I recently received a bursary from CILIP’s Cataloguing & Indexing Group to complete a four week Dewey decimal classification course run by Library Juice. I saw this opportunity advertised on the CIG blog (via Twitter). As well as being used at most academic libraries in the United Kingdom, the Dewey decimal classification system is common in public libraries too. While my cataloguing role at The University of Manchester Library (UML) involves copy cataloguing shelf-ready items to DD23, I am not involved with the classification of the new material passing through the department. The online course aimed not only to expose novices to the steps necessary to assign classification and build Dewey numbers using Web Dewey, but to give them a solid foundation in the creation and interpretation of Dewey decimal classification numbers as well. For those (like me) who are more used to copy cataloguing Dewey numbers, this was an opportunity to understand the methods used to build the classification numbers from scratch.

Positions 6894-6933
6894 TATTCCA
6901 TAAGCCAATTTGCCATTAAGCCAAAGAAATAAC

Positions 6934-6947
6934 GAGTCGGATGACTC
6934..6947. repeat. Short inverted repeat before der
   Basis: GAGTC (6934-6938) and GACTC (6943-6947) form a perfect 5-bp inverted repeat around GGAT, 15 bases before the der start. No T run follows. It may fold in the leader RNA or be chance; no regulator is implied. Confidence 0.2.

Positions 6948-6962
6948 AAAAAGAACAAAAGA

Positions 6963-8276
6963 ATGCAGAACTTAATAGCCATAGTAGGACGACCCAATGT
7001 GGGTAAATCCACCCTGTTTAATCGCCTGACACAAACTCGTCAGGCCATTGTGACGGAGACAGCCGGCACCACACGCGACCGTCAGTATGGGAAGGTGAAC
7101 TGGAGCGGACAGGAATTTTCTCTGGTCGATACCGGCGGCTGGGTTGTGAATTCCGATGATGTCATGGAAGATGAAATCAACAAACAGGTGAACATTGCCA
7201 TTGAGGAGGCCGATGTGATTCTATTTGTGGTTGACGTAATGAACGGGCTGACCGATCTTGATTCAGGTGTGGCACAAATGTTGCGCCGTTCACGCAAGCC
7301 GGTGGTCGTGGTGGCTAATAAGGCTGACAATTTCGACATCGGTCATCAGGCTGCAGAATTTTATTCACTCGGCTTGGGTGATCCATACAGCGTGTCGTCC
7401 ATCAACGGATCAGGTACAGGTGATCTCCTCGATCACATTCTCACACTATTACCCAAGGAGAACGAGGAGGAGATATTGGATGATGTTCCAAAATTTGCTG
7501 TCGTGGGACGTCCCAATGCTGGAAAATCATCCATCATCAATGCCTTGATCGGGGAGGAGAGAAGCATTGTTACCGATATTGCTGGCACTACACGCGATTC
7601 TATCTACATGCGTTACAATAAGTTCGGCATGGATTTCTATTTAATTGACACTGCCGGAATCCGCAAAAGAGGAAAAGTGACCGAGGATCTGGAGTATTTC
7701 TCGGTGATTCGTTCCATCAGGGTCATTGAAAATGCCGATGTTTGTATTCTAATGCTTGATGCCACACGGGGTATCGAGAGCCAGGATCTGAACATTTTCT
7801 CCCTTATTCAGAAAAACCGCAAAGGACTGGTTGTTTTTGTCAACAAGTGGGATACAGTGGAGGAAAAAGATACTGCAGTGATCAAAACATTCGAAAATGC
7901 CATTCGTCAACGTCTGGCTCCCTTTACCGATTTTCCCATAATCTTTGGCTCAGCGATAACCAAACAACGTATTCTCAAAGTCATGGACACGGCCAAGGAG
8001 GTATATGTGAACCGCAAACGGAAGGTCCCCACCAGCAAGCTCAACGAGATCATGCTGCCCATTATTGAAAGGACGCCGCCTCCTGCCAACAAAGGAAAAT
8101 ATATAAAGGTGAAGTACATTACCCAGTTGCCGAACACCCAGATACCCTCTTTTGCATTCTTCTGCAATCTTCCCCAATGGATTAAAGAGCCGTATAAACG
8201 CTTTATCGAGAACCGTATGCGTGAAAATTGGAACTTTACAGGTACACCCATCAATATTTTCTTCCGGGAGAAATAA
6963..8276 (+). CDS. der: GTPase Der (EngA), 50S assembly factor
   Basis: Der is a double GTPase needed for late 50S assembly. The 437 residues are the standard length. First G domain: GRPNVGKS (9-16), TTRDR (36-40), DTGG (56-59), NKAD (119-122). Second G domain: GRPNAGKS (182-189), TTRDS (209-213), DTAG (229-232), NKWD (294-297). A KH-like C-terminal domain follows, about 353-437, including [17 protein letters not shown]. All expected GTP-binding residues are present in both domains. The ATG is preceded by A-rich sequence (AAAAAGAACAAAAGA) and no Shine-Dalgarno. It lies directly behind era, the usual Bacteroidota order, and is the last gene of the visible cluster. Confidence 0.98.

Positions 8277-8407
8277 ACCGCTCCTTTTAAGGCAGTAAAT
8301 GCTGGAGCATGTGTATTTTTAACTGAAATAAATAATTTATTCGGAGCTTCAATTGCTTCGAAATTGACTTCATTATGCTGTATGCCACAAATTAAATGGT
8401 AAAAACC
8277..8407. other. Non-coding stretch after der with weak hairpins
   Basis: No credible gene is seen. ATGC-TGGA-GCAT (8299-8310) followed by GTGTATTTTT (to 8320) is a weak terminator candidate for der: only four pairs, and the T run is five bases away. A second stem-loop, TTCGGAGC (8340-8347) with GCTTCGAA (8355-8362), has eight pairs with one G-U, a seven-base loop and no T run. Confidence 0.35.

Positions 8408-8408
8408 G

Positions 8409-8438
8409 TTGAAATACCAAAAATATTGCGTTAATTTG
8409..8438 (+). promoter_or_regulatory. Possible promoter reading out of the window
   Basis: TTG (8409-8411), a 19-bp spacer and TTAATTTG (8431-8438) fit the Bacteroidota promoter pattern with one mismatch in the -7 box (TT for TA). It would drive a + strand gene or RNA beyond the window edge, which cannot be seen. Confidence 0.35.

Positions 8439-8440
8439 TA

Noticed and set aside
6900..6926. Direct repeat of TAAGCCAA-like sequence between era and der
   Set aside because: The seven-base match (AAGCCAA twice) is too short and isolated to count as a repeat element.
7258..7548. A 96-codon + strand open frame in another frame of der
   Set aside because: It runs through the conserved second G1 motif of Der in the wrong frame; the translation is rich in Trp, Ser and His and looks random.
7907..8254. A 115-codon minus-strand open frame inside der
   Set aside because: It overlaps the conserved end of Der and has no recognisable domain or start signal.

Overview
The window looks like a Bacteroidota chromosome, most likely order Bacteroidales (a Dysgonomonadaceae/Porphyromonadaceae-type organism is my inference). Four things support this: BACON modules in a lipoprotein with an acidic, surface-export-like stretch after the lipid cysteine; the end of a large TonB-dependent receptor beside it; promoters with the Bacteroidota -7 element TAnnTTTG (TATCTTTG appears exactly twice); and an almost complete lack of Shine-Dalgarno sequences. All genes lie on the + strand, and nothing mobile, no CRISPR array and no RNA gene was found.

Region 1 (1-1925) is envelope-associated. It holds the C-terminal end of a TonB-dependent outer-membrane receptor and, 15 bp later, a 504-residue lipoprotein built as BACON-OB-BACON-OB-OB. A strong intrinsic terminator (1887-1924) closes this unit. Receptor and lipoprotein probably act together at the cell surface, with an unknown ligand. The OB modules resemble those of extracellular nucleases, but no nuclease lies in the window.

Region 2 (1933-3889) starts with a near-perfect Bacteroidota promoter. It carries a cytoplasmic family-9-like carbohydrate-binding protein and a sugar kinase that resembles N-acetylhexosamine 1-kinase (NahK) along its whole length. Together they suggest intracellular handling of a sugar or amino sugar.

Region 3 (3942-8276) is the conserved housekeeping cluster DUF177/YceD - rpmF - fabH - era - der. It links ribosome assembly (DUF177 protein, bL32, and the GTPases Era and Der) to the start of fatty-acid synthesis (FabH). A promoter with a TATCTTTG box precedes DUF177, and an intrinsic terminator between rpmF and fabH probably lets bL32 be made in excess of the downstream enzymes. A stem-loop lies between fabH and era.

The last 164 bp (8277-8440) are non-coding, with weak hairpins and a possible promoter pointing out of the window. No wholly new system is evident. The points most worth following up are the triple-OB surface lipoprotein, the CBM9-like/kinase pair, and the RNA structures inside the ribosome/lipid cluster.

This course consisted of lessons and practical exercises to give participants experience with classifying various types of resources. There were also group discussions which were extremely useful when you had a classification quandary, which given the subjective nature of classification, was pretty regularly! Each week’s content was posted on a Sunday night with a week to read through the subject matter and complete the assignments and exercises. Deadlines were not strict though which meant that the course could work around my job which was perfect.
So what have I gained from taking this course? I hadn’t realised how complicated the Dewey decimal classification system is! Although I already had a basic familiarity with the system thanks to my PG.Dip in Library & Information Management, and from copy cataloguing in my day to day role, elements of classification such as using the Dewey decimal classification tables to add depth to classification numbers took me way out of my comfort zone. However, this course gave me an understanding of how and why material is classified where it is and enabled me to develop in-depth classification numbers using building blocks. Although classification at UML is made more complicated by the fact that we classify material to a range of Dewey decimal, dependant on the subject matter, thanks to CILIP and CIG, hopefully, I’ll be able to put what I’ve learned into action soon.